Fungi of the Greater Antilles – Puerto Rico: Marasmius haematocephalus (Mont.) Fr.

Fungi of the Greater Antilles - Puerto Rico: Marasmius haematocephalus (Mont.) Fr.

Submitted by: E. Setliff

Trips to Puerto Rico were made in 1975, 1991, and 1993 to collect fungal decomposers of woody plants, especially the white rot fungi. The idea was to obtain these fungi in culture in order to later screen them for their high delignification abilities as part of a biopulping project. Generally, tropical broad-leaved trees have slightly higher lignin content than temperate trees, and so there may be stronger delignifying fungi in the tropics. The primary industrial interest was to reduce costs by lowering the amount of electrical power required to grind up wood for paper pulp. However, decomposer fungi of all types were collected, and to a large extent photographs were taken to record their fresh in situ characteristics.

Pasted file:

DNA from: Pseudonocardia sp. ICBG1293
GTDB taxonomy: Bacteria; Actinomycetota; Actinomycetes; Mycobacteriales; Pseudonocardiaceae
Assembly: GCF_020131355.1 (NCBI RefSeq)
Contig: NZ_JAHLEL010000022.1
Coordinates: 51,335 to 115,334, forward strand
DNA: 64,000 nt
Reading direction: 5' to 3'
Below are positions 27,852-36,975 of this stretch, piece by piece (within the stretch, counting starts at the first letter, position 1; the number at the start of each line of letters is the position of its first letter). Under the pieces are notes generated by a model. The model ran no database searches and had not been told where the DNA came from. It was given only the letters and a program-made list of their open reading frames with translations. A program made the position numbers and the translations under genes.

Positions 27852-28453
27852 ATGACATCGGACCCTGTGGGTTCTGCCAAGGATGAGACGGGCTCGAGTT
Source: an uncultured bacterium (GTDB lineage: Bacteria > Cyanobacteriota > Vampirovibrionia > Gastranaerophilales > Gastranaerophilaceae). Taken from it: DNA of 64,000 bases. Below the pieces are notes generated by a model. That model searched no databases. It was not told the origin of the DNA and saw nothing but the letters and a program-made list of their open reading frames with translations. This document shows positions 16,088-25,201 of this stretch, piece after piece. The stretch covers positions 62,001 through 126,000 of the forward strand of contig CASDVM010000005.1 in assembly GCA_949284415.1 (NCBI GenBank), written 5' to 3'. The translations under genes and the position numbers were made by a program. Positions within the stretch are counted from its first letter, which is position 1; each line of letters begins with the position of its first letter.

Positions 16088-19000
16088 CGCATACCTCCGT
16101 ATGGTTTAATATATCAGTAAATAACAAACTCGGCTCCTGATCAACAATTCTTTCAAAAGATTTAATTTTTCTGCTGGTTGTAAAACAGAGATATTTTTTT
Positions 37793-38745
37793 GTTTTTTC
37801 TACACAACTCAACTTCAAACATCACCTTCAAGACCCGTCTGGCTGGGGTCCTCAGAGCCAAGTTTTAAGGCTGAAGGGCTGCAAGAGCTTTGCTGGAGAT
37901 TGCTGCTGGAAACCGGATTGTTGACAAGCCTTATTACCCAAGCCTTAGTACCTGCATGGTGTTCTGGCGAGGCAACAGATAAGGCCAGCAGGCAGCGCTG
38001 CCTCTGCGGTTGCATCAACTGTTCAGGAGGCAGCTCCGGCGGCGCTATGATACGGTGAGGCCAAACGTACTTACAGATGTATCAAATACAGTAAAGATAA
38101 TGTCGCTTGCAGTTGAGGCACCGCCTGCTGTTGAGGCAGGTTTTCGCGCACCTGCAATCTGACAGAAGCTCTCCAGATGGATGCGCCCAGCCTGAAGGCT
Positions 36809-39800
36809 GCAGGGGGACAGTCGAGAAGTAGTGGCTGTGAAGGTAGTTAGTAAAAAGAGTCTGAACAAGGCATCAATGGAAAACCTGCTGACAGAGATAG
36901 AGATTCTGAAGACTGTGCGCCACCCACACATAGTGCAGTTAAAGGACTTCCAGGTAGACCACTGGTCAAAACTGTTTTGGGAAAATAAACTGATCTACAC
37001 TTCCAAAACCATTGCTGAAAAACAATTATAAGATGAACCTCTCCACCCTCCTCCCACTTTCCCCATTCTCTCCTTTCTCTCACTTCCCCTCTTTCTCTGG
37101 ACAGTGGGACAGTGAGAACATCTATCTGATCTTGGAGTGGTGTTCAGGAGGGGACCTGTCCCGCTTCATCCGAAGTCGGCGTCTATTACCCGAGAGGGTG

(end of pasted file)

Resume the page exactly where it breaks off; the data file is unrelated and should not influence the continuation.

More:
Marasmius spp., sometimes referred to as “pinwheel mushrooms”, are often leaf litter decomposers, and their small size may reflect the small size of their food base. The picture on the far right shows the fruiting body growing from a leaf petiole. The cap diameter was about that of a U.S. dime.

Acknowledgements: Specimens were collected by E. Setliff with L. Sevean at the El Verde field station in the Caribbean National Forest in 1991 and designated ECS-2131 (above left) and 2132 (above right). Determinations were made by Jean Lodge. The financial support of the National Geographic Society for the 1991 trip is gratefully acknowledged.